Back pay for federal contractors impacted by the recent partial government shutdown did not make it into a funding deal expected to be filed later Wednesday, a source told The Hill.

A Democratic source, asked if the provision made into the agreement, said "nothing extra was included [because] Republicans refused to do back pay."

In addition to back pay for contractors, an extension of the Violence Against Women Act (VAWA) is not expected to be included in the funding deal. The Senate is expected to vote first on Thursday on the agreement, according to a Senate source.

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The fight over back pay for federal contractors moved into the spotlight earlier Wednesday when Democrats accused Republicans of refusing to include it in the bill. 

"Thousands of federal contractors have not been reimbursed from the 35-day shutdown. This issue is still hanging in the balance," Senate Minority Leader Charles SchumerChuck SchumerReestablishing American prosperity by investing in the 'Badger Belt' House Democrats introduce bill to invest 0 billion in STEM research and education Graham dismisses criticism from Fox Business's Lou Dobbs MORE (D-N.Y.) said from the Senate floor. "No one should stand in the way of that. It's just not fair to them. They were hostages."

A Democratic source familiar with the negotiations said Senate Majority Leader Mitch McConnellAddison (Mitch) Mitchell McConnellTop Senate GOP super PAC makes final .6M investment in Michigan Senate race On The Money: McConnell says Congress will take up stimulus package at start of 2021 | Lawmakers see better prospects for COVID deal after election Overnight Health Care: House Dem report blasts Trump coronavirus response | Regeneron halts trial of antibody drug in sickest hospitalized patients | McConnell says Congress will take up stimulus package at start of 2021 MORE (R-Ky.) was objecting to including the back pay for contractors.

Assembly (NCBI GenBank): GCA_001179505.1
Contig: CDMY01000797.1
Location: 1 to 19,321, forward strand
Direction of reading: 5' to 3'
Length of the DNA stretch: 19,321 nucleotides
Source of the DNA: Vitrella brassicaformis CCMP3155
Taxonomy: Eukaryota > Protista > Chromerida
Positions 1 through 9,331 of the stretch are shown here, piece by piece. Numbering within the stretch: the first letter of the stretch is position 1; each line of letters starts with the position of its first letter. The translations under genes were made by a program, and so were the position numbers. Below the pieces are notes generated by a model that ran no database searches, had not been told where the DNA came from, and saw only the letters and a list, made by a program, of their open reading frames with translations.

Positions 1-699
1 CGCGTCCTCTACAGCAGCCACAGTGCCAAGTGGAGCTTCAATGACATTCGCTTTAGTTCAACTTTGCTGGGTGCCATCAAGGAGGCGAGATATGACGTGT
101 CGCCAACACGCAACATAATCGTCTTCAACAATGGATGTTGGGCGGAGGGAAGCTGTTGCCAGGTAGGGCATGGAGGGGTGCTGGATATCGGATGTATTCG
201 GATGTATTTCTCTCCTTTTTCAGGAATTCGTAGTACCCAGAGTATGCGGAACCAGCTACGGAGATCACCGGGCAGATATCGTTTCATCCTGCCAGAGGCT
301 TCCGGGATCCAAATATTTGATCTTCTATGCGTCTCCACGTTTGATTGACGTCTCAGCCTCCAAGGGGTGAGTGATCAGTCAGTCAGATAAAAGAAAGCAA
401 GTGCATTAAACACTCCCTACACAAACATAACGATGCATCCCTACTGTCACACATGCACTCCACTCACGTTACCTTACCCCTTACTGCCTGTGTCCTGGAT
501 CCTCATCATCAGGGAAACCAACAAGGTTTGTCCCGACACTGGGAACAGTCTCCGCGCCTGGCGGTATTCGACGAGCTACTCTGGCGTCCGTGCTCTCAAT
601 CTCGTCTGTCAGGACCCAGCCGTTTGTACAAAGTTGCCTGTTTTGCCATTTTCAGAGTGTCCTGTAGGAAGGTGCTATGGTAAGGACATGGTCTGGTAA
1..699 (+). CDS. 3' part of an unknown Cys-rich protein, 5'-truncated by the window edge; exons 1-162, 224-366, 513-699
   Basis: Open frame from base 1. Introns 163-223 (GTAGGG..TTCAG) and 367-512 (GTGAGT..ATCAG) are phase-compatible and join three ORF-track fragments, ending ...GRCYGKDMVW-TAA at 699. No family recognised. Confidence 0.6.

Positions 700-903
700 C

A spokesman for McConnell directed questions about the issue to the Office of Management and Budget. Sen. Roy BluntRoy Dean BluntWorking together to effectively address patient identification during COVID-19 Trump announces intention to nominate two individuals to serve as FEC members Power players play chess match on COVID-19 aid MORE (R-Mo.), a member of GOP leadership, said he has been told President TrumpDonald John TrumpStephen Miller: Trump to further crackdown on illegal immigration if he wins US records 97,000 new COVID-19 cases, shattering daily record Biden leads Trump by 8 points nationally: poll MORE won’t sign it.

A source familiar with the legislation said the administrative cost for implementing the new back pay requirements would be almost as high as the pay out to contractors impacted by the partial government shutdown.

But outside groups and Democratic staffers expressed skepticism about the notion that implementing back pay for impacted contractors could cost hundreds of millions of dollars, pushing back on the claim.

A Democratic aide added that the back pay legislation, which was also introduced a stand-alone bill by Sen. Tina SmithTina Flint SmithBiden to campaign in Minnesota as GOP ups pressure in 'sleeper' state The Hill's 12:30 Report - Presented by Facebook - Election night could be a bit messy The Hill's Morning Report - Sponsored by Facebook - Trump, Biden blitz battleground states MORE (D-Minn.), would build on an administrative process that already exists for processing other claims from contractors.

Smith, in a statement on Wednesday night, pledged to keep working to get back pay for federal workers impacted by the 35-day government shutdown.

“According to recent reports, it seems they are left out in the cold, with no back pay. My legislation to right this wrong, which had bipartisan support, should have been included in the final budget deal, but I’m not done fighting to make this right, and I’ll keep on working to get it done," she said.